Traditional wastewater treatment methods have become aged and inefficient, meaning alternative methods are essential to protect the environment and ensure water and energy security worldwide. The use of microbial electrolysis cells (MEC) for wastewater treatment provides an innovative alternative, working towards circular wastewater treatment for energy production. This study evaluates the factors hindering industrial adoption of this technology and proposes the next steps for further research and development. Existing pilot-scale investigations are studied to critically assess the main limitations, focusing on the electrode material, feedstock, system design and inoculation and what steps need to be taken for industrial adoption of the technology. It was found that high strength influents lead to an increase in energy production, improving economic viability; however, large variations in waste streams indicated that a homogenous solution to wastewater treatment is unlikely with changes to the MEC system specific to different waste streams. The current capital cost of implementing MECs is high and reducing the cost of the electrodes should be a priority. Previous pilot-scale studies have predominantly used carbon-based materials. Significant reductions in relative performance are observed when electrodes increase in size. Inoculation time was found to be a significant barrier to quick operational performance. Economic analysis of the technology indicated that MECs offer an attractive option for wastewater treatment, namely greater energy production and improved treatment efficiency. However, a significant reduction in capital cost is necessary to make this economically viable. MEC based systems should offer improvements in system reliability, reduced downtime, improved treatment rates and improved energy return. Discussion of the merits of H2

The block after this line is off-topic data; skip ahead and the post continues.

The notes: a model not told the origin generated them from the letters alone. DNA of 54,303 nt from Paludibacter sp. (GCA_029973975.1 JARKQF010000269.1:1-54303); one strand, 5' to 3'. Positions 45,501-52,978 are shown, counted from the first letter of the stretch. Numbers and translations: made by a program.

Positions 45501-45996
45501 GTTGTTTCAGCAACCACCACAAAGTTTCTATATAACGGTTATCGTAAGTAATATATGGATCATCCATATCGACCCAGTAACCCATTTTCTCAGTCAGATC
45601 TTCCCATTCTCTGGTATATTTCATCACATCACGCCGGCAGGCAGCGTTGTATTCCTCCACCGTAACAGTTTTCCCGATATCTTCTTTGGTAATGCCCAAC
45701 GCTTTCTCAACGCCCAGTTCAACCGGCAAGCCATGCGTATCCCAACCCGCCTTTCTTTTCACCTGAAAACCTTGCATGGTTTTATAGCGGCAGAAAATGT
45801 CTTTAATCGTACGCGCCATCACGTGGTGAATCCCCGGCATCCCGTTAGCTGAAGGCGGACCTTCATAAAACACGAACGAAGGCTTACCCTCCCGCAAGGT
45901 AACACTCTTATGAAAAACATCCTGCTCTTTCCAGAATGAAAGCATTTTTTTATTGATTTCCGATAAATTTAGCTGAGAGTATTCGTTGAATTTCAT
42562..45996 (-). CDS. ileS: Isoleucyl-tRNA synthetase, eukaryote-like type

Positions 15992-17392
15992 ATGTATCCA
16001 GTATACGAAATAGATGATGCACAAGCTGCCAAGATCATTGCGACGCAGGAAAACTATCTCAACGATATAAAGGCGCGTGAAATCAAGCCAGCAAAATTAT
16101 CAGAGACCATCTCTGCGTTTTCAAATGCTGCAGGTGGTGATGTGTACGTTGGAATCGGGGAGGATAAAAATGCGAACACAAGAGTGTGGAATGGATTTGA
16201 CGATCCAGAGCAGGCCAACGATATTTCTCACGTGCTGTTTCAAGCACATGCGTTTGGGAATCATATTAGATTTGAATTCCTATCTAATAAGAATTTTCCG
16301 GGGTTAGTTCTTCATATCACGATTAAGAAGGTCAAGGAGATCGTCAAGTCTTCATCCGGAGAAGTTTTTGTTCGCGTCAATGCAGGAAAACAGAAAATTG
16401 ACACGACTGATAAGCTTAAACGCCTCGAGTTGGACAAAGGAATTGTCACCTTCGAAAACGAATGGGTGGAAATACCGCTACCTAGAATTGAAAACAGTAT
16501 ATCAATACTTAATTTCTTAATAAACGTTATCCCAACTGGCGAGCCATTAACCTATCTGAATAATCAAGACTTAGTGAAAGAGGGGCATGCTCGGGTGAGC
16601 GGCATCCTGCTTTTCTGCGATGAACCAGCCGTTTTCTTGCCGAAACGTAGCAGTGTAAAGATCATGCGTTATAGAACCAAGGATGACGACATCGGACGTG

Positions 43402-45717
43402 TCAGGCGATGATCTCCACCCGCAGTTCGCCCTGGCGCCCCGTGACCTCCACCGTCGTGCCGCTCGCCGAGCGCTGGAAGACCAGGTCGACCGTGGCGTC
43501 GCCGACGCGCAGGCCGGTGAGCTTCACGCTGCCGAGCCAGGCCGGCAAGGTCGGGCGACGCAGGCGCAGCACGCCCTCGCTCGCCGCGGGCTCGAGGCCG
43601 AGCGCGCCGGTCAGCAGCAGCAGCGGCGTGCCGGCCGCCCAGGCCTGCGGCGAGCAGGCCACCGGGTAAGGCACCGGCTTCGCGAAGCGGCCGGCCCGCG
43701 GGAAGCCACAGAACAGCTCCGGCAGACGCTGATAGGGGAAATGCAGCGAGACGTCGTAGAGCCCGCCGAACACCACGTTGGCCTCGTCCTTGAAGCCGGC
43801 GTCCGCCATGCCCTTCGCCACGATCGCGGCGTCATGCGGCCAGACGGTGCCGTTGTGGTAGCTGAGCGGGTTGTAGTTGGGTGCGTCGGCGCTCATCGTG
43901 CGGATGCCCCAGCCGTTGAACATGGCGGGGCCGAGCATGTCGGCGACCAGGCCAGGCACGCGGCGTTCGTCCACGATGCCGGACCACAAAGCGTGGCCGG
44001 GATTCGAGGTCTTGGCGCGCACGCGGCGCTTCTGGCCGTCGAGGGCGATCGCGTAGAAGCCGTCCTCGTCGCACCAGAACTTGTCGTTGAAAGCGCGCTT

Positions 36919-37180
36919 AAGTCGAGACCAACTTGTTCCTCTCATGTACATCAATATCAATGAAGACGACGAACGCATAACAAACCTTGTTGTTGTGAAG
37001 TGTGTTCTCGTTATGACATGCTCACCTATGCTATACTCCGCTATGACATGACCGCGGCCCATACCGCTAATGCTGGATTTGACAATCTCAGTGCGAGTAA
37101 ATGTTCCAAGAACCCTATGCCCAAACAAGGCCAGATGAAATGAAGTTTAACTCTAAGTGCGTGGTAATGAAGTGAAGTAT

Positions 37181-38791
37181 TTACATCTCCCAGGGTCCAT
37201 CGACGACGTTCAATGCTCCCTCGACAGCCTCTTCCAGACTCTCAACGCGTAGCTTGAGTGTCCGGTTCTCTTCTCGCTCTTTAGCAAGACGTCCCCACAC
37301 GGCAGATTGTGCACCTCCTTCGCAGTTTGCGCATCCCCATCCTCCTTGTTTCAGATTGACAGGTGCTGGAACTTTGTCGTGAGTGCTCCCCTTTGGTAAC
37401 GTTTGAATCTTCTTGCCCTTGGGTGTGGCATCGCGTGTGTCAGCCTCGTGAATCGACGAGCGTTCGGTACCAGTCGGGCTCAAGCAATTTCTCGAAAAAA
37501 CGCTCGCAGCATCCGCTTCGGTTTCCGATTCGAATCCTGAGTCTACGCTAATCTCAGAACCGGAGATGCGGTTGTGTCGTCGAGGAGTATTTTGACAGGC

production indicates that an initial focus on methane production could provide a stepping-stone in the adoption of this technology while the hydrogen market matures.
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